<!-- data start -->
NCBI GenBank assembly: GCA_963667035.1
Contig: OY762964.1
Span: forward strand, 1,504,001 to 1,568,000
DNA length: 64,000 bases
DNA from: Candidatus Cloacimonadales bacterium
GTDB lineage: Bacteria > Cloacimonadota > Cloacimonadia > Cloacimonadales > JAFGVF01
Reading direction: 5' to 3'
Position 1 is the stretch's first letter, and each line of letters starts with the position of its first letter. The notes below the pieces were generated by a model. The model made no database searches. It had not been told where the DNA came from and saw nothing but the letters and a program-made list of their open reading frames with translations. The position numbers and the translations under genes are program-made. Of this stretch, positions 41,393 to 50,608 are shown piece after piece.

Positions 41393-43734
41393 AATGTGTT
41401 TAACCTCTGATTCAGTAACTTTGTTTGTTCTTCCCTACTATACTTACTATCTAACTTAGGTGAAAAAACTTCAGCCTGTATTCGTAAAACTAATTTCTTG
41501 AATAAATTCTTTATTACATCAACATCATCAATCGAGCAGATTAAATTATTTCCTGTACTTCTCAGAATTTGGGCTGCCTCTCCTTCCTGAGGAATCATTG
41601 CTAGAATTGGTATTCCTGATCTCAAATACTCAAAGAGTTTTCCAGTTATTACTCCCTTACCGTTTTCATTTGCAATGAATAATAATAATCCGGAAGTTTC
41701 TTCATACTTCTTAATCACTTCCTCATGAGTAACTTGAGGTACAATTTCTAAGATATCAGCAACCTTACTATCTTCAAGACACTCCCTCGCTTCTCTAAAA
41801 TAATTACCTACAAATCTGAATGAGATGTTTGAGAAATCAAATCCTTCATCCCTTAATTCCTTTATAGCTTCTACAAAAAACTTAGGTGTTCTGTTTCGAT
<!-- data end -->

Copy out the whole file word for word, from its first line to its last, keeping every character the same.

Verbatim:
NCBI GenBank assembly: GCA_963667035.1
Contig: OY762964.1
Span: forward strand, 1,504,001 to 1,568,000
DNA length: 64,000 bases
DNA from: Candidatus Cloacimonadales bacterium
GTDB lineage: Bacteria > Cloacimonadota > Cloacimonadia > Cloacimonadales > JAFGVF01
Reading direction: 5' to 3'
Position 1 is the stretch's first letter, and each line of letters starts with the position of its first letter. The notes below the pieces were generated by a model. The model made no database searches. It had not been told where the DNA came from and saw nothing but the letters and a program-made list of their open reading frames with translations. The position numbers and the translations under genes are program-made. Of this stretch, positions 41,393 to 50,608 are shown piece after piece.

Positions 41393-43734
41393 AATGTGTT
41401 TAACCTCTGATTCAGTAACTTTGTTTGTTCTTCCCTACTATACTTACTATCTAACTTAGGTGAAAAAACTTCAGCCTGTATTCGTAAAACTAATTTCTTG
41501 AATAAATTCTTTATTACATCAACATCATCAATCGAGCAGATTAAATTATTTCCTGTACTTCTCAGAATTTGGGCTGCCTCTCCTTCCTGAGGAATCATTG
41601 CTAGAATTGGTATTCCTGATCTCAAATACTCAAAGAGTTTTCCAGTTATTACTCCCTTACCGTTTTCATTTGCAATGAATAATAATAATCCGGAAGTTTC
41701 TTCATACTTCTTAATCACTTCCTCATGAGTAACTTGAGGTACAATTTCTAAGATATCAGCAACCTTACTATCTTCAAGACACTCCCTCGCTTCTCTAAAA
41801 TAATTACCTACAAATCTGAATGAGATGTTTGAGAAATCAAATCCTTCATCCCTTAATTCCTTTATAGCTTCTACAAAAAACTTAGGTGTTCTGTTTCGAT